Peoples believes she can do this well because she has the “lived” experiences as a person of color.
Economic development is crucial to improving city services as a whole, most experts believe, because luring more business to Fort Worth can create a more dynamic, more sustainable tax base – the consensus being that the city has relied too heavily on residential property taxes and needs to generate more revenue from commercial property valuation.
In 2017, the city took a cold, hard look in the mirror at the effectiveness of its economic development strategies and, along with TIP Strategies created an Economic Development Strategic Plan. The plan aims to establish Fort Worth’s competitive edge by making the city a hub for creative business and ensuring community vitality. If successfully implemented, the result should be high-wage job growth; a more sustainable tax base driven less by residential property valuation and more by commercial and industrial investment; an economy that capitalizes on high-growth businesses and the creative individuals who fuel them; and a commitment to quality of place throughout the community.
As the COVID-19 pandemic began to take an economic toll on the city in 2020, Mayor Betsy Price established Fort Worth Now as yet another tool in the city’s economic development tool belt. Fort Worth Now is an economic recovery and growth task force headed by JPMorgan Chase’s Elaine Agather and business leader John Goff. The program was designed to aid businesses impacted by the pandemic and to help attract more high-profile corporations to the city.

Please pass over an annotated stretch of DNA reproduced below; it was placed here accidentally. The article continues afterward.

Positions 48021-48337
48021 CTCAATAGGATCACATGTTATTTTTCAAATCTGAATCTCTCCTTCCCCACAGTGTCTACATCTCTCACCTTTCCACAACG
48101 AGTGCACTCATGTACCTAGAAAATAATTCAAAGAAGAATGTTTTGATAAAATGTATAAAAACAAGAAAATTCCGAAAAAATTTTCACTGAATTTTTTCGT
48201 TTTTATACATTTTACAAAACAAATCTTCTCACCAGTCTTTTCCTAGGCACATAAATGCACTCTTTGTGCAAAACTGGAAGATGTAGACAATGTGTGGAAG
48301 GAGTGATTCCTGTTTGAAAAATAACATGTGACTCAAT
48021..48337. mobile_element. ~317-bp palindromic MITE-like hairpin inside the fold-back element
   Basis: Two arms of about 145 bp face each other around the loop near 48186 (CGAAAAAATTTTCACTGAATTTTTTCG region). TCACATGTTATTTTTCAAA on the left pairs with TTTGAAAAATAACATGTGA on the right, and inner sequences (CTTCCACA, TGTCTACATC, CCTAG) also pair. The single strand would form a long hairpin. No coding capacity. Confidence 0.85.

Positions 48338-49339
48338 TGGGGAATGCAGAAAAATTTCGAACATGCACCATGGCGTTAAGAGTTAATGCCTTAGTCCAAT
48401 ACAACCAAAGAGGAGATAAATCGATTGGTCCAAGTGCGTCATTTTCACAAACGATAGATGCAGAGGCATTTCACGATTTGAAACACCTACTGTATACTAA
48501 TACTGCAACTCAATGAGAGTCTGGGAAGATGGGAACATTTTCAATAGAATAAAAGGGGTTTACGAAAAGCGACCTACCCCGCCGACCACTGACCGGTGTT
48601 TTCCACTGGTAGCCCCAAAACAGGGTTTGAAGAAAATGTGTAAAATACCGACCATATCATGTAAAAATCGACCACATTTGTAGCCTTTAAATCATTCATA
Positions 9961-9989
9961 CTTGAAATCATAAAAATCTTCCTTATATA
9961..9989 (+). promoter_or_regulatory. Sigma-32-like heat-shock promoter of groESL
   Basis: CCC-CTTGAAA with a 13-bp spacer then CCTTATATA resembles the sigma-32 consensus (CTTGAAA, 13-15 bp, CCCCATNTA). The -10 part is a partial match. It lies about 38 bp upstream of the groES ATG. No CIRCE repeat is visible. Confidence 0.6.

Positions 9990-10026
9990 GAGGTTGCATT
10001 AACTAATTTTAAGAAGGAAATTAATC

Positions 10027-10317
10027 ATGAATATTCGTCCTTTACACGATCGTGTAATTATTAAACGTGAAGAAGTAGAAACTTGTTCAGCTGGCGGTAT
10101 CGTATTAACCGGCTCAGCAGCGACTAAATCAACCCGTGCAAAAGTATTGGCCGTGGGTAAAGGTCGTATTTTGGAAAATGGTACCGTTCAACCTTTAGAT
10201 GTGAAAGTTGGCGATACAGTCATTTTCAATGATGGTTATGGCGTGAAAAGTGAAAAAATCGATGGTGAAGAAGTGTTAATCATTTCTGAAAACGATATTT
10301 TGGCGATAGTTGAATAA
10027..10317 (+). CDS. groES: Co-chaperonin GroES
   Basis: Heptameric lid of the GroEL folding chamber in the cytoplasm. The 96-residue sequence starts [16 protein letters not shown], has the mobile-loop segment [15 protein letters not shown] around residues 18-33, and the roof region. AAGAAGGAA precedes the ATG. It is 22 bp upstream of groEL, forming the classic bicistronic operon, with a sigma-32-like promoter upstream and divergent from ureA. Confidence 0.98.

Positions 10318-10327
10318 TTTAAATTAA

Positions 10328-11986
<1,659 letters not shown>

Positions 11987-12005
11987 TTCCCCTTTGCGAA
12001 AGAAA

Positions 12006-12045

The 2017 look at the city’s economic development issues noted that the city’s ability to attract business and industry had not kept up with the city’s booming population trends. Throughout the mayoral campaign, Parker has pointed to a dreaded data point: Only about 190,000 of Fort Worth’s nearly 1 million residents both live and work in the city.
The rest commute out of the city, many to the archrival metropolis to the east, but many more to its suburbs in Frisco and Plano.
“We’re a thriving economy, the fourth-largest metro in the country,” Parker says, adding that “it makes sense people will commute across DFW for work and live in Fort Worth,” but saying she believes the city needs to “focus on doubling” the number of residents who live and work in the city.
Peoples has touted her 30 years at AT&T as a corporate executive and as the only candidate with an MBA (Parker has a law degree) as evidence that she knows what business wants – a diverse workforce.
Parker points to some areas of economic development in the city that work – and to some areas that need work.